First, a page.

The yoga system, which is allied to the knowledge system of sankhya, is mostly concerned with the nature of the material world as composed of an array of elements – buddhi, undifferentiated matter, matter set into motion by the disequilibrium of the gunas, ahankara, the five great elements, the senses and the sense objects, the mind. These are each seen in relation to one another and in each case one is given meditations in which these are broken down and separated.

Yogis are not interested in anything to do with human psychology that relates to rasa, by which I mean human interactions with life in the world. The difference is that of mechanistic psychology to depth psychologies and psychoanalysis.

So what are the interim steps that proceed from being attracted to Krishna’s Vrindavan lila, thinking of Krishna dancing with the gopis in the rasa dance, seeing the bhakti of the gopis, ramyā kācid upāsanā vraja-vadhū-vargeṇa yā kalpitā, and saying “I want that” and actually wanting it to the point of (to exaggerate) wanting a sex-change operation? And what is the point of a sex-change operation if one is still mentally more of a man than a woman? And why not dress like a woman, and dance like a woman, and feel like a woman, and even be attracted to men, in a way of seeing Krishna reflected in them?

It is very easy to say, as often is, that this is not a material gender change, but where do we see the mental gender change without thinking, “Is this latent homosexuality? What else can it mean?” The male mind rebels. And it will rebel even as long as one takes on masculine roles. It was this problem that led me on my course of investigation that led through a number of different paths and led me to where I am today, by way of reinterpretation in accordance with modern psychological findings.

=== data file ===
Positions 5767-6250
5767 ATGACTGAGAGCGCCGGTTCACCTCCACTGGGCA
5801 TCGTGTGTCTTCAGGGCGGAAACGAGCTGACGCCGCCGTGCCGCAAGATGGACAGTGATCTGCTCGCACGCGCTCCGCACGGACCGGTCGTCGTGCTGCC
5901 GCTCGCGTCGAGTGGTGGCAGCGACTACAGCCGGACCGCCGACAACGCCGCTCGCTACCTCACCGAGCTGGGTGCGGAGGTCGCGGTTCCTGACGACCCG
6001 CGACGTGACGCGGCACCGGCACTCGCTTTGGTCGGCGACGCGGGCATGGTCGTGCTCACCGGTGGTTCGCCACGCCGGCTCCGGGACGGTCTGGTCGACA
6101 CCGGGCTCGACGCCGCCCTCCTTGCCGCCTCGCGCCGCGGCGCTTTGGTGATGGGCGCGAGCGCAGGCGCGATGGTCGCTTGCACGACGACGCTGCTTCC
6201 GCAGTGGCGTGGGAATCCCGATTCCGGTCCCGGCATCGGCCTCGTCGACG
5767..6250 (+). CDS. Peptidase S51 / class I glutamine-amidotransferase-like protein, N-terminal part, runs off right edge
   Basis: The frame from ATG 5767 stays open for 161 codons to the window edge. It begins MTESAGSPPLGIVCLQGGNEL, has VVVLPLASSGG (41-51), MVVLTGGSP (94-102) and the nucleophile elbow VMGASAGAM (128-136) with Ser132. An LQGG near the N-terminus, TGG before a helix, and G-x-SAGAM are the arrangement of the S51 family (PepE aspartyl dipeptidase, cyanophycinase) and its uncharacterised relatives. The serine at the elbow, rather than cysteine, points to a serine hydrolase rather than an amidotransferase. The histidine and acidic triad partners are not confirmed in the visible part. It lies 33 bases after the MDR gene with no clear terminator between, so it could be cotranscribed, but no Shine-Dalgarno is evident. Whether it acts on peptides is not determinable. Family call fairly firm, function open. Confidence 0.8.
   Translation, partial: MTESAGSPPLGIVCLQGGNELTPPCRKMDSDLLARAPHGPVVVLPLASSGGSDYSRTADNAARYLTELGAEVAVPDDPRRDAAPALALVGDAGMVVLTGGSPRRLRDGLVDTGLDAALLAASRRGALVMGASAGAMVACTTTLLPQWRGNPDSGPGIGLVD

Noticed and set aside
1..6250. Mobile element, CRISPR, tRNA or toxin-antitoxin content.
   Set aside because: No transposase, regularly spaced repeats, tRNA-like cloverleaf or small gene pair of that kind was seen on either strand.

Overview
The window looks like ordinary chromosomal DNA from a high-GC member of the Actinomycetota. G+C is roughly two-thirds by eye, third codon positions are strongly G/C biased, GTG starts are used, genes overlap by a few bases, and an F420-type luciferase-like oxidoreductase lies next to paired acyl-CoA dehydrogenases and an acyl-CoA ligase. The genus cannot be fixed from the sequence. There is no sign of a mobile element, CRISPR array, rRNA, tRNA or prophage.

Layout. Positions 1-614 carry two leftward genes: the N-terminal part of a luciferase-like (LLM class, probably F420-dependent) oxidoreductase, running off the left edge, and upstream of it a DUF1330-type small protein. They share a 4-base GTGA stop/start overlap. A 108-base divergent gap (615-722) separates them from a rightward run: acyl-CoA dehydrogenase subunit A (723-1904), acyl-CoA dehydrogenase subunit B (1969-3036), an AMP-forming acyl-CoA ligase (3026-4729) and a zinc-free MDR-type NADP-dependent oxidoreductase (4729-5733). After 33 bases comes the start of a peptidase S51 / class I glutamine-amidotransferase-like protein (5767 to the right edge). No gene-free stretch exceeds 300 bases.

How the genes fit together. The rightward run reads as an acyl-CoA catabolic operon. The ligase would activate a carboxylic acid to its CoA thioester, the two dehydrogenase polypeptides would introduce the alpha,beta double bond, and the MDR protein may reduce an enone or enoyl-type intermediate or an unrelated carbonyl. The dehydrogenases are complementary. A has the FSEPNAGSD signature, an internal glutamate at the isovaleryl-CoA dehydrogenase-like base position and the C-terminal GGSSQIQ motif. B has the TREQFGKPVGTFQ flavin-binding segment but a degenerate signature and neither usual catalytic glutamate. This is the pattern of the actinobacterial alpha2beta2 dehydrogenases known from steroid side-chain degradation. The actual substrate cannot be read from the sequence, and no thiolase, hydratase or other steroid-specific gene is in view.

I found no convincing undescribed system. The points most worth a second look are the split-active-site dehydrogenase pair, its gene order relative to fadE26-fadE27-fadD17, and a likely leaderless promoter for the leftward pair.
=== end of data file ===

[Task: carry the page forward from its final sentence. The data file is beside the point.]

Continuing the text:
Let us say that as good and faithful followers of our school of devotion, we accept the literalness of the Goswamis' intentions and of all those who were inspired by Radha and Krishna’s loves to imagine a world of beauty, love and play, a Neverneverland of permanent escape into Love. And that the secret to entering this world is to imagine yourself a young girl in love with a beautiful prince. Or, as a manjari, to idolize the most beautiful girl in the world and to love the ways she loves the most handsome flute-playing hero.

The process is one of identification, sādhāraṇīkaraṇa. But how can a man, a sannyasi, who accepts the male power roles, who separates himself from woman out of fear of sexuality, truly identify with that of which he has only minimal experience? Is it a refuge for those who harbor the love that dare not speak its name? Perhaps this whole process does require the same kind of absolute bifurcation with the world that Patanjali and the other serious yogis taught, and as was followed by the great exemplar tyagis of the Vaishnava schools.

We are in the rather strange situation in the current Vaishnava world of having male tyagis teaching women what it means to be a gopi, while women remain marginalized. And this manifests in the rather strange idea that Radha and Krishna have nothing at all to do with love in this world.

Is it possible, or necessary, to look at this business of gender identity in a way that confronts these kinds of questions directly?


Anonymous said...

"But the fact that Patanjali says nothing on the subject is the reason that the yoga system, abridged or adulterated or not, is adaptable to other Indian systems of yoga, including bhakti-yoga."
I've often wondered why other Vaisnavas don't take advantage of Patanjali's insights, especially isvara-pranidhana. Well, actually, I know the party line.

Regarding your excellent essay, I'd like to add that a difficulty in finding the answer to your question is the difficulty in finding a bhakta who is actually successful in this transformation. As you point out, we can certainly exclude those dysfunctional tyagi guys posing as experts on the feminine bhava. As best as I can tell, men like to claim, "I know!" Women are more comfortable with, "I'm not sure." Perhaps, then, asking the question is the path to shifting identity.

Jagadananda Das said...

Good point. These are the things that preoccupy one when one discovers that certain strange-sounding beliefs are at the very core of an entire system of thought, which is withheld until one is "ready". Like the Scientologists with their increasingly bizarre mythologies. I have made the rather outrageous assumption that if this is the core belief then we have to set aside reservations for a minute and examine it and see what it means, according to those who have spoken of it, according to the use of reason, and according to direct experience.

Prem Prakash said...